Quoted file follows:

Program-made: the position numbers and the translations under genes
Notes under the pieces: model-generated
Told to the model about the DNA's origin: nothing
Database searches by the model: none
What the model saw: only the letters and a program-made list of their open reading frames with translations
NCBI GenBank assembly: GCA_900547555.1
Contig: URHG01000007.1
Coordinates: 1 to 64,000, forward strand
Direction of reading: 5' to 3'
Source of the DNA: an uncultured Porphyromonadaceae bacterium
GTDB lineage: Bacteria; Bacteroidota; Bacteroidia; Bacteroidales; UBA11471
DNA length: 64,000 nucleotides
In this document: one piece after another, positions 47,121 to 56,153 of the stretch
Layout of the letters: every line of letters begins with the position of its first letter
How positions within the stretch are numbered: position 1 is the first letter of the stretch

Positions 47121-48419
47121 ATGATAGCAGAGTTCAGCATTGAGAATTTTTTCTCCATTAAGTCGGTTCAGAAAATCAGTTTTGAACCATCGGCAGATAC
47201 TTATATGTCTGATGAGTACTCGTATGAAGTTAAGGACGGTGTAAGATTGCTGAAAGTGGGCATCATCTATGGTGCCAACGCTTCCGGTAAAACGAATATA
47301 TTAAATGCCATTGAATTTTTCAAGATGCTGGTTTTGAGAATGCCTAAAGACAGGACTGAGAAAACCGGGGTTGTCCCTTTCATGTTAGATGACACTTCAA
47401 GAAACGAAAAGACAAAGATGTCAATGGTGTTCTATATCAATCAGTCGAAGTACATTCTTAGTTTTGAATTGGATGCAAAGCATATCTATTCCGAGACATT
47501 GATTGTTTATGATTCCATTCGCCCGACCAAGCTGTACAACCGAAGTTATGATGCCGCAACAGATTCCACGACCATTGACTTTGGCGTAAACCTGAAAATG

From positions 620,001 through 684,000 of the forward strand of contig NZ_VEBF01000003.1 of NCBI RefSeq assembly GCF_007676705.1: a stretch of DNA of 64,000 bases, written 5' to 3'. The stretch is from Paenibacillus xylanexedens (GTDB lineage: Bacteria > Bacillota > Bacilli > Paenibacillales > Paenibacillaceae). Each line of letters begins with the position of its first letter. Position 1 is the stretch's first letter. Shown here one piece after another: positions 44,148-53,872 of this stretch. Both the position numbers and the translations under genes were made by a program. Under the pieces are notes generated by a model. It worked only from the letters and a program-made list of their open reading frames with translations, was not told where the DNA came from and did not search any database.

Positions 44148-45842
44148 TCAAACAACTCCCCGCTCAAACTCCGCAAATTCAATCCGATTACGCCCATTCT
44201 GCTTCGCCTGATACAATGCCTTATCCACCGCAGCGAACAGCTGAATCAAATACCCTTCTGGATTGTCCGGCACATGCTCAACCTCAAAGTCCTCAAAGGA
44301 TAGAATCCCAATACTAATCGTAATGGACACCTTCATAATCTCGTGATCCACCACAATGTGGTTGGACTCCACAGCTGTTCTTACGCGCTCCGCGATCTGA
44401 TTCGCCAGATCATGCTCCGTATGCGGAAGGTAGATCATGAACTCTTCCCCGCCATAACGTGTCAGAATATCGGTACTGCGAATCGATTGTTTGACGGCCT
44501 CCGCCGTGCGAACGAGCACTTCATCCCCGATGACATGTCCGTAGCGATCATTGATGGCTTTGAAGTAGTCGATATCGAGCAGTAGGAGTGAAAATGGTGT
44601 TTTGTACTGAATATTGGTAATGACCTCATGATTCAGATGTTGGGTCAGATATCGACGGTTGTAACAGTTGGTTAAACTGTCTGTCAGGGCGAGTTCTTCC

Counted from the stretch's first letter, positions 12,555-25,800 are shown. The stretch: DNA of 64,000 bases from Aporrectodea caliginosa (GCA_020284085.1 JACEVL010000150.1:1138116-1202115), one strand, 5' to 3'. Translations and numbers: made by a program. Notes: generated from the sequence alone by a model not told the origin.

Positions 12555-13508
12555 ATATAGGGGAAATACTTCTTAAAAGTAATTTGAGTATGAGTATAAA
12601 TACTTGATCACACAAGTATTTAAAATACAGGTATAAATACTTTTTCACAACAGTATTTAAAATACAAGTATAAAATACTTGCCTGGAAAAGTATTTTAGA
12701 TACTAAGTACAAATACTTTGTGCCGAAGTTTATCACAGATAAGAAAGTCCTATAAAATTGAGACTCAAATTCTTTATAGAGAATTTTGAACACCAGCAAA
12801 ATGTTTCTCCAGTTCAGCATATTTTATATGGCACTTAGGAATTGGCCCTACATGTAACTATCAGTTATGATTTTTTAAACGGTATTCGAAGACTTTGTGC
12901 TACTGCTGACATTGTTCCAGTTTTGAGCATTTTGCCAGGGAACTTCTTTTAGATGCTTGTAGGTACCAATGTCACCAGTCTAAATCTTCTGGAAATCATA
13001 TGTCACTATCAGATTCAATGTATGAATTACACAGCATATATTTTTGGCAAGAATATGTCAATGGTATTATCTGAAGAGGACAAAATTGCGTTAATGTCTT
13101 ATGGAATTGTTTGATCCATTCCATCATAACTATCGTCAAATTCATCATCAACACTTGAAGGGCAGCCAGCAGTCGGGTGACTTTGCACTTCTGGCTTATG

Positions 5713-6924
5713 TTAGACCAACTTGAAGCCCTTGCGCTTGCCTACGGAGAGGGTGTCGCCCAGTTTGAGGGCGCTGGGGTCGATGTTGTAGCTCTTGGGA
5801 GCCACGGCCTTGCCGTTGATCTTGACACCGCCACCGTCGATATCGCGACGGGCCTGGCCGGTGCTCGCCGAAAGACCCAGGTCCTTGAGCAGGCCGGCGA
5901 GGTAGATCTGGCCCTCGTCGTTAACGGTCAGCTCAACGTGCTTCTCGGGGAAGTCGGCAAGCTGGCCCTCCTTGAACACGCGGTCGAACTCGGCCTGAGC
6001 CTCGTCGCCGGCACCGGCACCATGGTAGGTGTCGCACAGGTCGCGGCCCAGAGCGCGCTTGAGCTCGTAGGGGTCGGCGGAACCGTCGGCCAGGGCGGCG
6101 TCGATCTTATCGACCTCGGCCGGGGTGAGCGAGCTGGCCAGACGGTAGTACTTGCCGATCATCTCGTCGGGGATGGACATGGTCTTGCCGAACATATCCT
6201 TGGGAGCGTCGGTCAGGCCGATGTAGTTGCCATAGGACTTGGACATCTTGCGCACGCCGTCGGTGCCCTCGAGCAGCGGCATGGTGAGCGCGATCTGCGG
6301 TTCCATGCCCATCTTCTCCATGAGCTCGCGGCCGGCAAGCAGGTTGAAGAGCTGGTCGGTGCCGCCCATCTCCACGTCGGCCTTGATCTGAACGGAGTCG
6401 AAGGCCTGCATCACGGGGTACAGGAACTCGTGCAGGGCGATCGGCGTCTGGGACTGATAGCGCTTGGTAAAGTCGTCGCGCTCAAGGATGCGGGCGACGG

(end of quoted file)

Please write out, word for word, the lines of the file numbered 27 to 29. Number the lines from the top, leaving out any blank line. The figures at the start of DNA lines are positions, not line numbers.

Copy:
44401 TTCGCCAGATCATGCTCCGTATGCGGAAGGTAGATCATGAACTCTTCCCCGCCATAACGTGTCAGAATATCGGTACTGCGAATCGATTGTTTGACGGCCT
44501 CCGCCGTGCGAACGAGCACTTCATCCCCGATGACATGTCCGTAGCGATCATTGATGGCTTTGAAGTAGTCGATATCGAGCAGTAGGAGTGAAAATGGTGT
44601 TTTGTACTGAATATTGGTAATGACCTCATGATTCAGATGTTGGGTCAGATATCGACGGTTGTAACAGTTGGTTAAACTGTCTGTCAGGGCGAGTTCTTCC